• is.employed is missing from may observations. housing.type, recent.move and num.vehicles are also missing from some observations, but there seems to be some pattern to it. We can create a heatmap of these missing values and confirm this pattern.

Count or percentage of missing values

In [183]:
custdata.isnull().sum(axis=0)
Out[183]:
custid            0
sex               0
is.employed     255
income            0
marital.stat      0
health.ins        0
housing.type     31
recent.move      31
num.vehicles     31
age               0
state.of.res      0
dtype: int64
In [184]:
msno.bar(custdata);

Why data is missing?

  • There can be multiple reasons, why data is missing.

    • Data is not available at the time of capturing
    • It could be recording error, left empty intentionally or unintentionally
  • In this example, quite a lot of observations have missing data in is.employed column.

  • This may be either because the person does not have an active/ full time job. So, at the time of capturing, it was not sure weather to capture it as an employment or not.

  • So, there are multiple steps that can be taken

    1. Remove the rows from the dataset
    2. Impute the column as not employed i.e. false.
    3. Impute with most occurring values or average values
    4. Look at the missing column with respect to other columns data to infer any relationships.
  • We can look at this column in relation to the income and age. We can assume people to be employed if they have some income.

Remove Null values from dataset

  • All columns with null values can be removed from the dataset. Remove all observations where at least one data element is missing.
In [185]:
cust_clean = custdata.dropna()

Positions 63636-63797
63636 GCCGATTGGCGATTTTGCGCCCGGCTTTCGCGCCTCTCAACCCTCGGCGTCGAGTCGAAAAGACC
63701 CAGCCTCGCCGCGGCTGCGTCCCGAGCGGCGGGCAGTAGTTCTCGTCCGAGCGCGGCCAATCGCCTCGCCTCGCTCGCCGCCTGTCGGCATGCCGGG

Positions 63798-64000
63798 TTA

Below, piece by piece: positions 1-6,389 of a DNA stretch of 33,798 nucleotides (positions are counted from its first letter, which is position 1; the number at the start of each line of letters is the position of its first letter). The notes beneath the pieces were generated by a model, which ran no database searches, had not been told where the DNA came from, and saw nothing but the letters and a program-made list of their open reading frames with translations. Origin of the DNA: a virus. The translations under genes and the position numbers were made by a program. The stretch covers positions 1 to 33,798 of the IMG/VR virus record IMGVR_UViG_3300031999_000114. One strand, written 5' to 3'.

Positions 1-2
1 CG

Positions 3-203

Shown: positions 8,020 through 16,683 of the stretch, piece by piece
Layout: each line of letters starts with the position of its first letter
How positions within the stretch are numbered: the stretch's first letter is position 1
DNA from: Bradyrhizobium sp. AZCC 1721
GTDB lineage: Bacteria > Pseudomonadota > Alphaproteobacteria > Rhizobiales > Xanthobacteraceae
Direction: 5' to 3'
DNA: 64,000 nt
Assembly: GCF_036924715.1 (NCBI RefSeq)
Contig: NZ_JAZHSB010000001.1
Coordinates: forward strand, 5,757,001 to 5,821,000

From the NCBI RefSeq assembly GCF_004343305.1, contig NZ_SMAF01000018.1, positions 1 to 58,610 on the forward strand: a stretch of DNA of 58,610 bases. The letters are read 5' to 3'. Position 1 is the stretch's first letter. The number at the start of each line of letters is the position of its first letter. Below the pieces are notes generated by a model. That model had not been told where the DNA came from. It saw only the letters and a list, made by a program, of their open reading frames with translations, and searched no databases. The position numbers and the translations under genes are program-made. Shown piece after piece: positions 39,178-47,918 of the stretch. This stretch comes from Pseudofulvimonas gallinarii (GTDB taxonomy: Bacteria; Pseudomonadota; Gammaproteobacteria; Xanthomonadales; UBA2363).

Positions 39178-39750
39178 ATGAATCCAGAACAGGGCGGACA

In [186]:
msno.matrix(cust_clean)
Out[186]:
<matplotlib.axes._subplots.AxesSubplot at 0x10c658828>

Remove null values of a specific column

  • For example, only removing those observations where is.employed data is missing.
In [187]:
cust_clean = custdata.dropna(subset=['is.employed'])
In [188]:
msno.matrix(cust_clean);

Impute Null values

  • Replace all null values in is.employed column with False
In [189]:
custdata['is.employed_IS1'] = custdata['is.employed'].fillna(True)
In [190]:
msno.matrix(custdata);

Imputing with most occurring value

  • Replace with most occurring value.
In [192]:
from sklearn.preprocessing import Imputer

imp = Imputer(missing_values='NaN',
            strategy='most_frequent')

imp_col = imp.fit_transform(custdata[['is.employed']])

custdata['is.employed_IS2'] = imp_col == 1
In [193]:
custdata[["is.employed", "is.employed_IS2"]][0:5]
Out[193]:
is.employed is.employed_IS2
0 NaN True
1 True True
2 True True
3 True True
4 True True

Why the fields are null?

  • Are the fields missing in certain scenarios. Can we infer the value of these fields from values of other existing columns in those observations. We can explore and find out. This will need prior knowledge of the data and the domain.
In [194]:
cust_employed_null = custdata[ custdata["is.employed"].isnull() ]
In [195]:
cust_employed_null[0:10]
Out[195]:
custid sex is.employed income marital.stat health.ins housing.type recent.move num.vehicles age state.of.res is.employed_IS1 is.employed_IS2
0 2068 F NaN 11300 Married True Homeowner free and clear False 2.0 49 Michigan True True
7 14989 M NaN 9400 Married True Rented False 2.0 44 Illinois True True
9 16551 F NaN 7000 Married True Homeowner with mortgage/loan False 2.0 46 Georgia True True
15 25863 M NaN 41000 Divorced/Separated True Homeowner with mortgage/loan False 1.0 70 Virginia True True
18 27214 M NaN 18800 Married True Homeowner free and clear False 2.0 68 Ohio True True
28 38827 F NaN 9700 Married True Homeowner with mortgage/loan False 2.0 72 Oklahoma True True
30 40449 M NaN 13000 Married True Homeowner free and clear False 3.0 84 Kentucky True True
31 42374 M NaN 7800 Never Married True Homeowner free and clear False 1.0 65 Kentucky True True
33 46791 M NaN 22700 Married True Homeowner free and clear False 2.0 67 Oklahoma True True
36 49496 M NaN 94400 Widowed True Homeowner free and clear False 2.0 88 Wisconsin True True

Note:

  • It seems persons who are old i.e. around 60 or more, and homeowners without mortgage have missing values in is.employed column. These could be because they are retirees and have an income from investments. So, we can fill is.employed as False. But before that let's look at those observations with is.employed as False.

Is is.employed missing below a certain income level?

In [95]:
cust_employed_null[cust_employed_null.income < 1000 ]
Out[95]:
custid sex is.employed income marital.stat health.ins housing.type recent.move num.vehicles age state.of.res is.employed_IS1 is.employed_IS2
50 68013 M NaN 100 Divorced/Separated False NaN NaN NaN 28 California True True
131 181385 F NaN 290 Married False Homeowner free and clear False 2.0 28 Wisconsin True True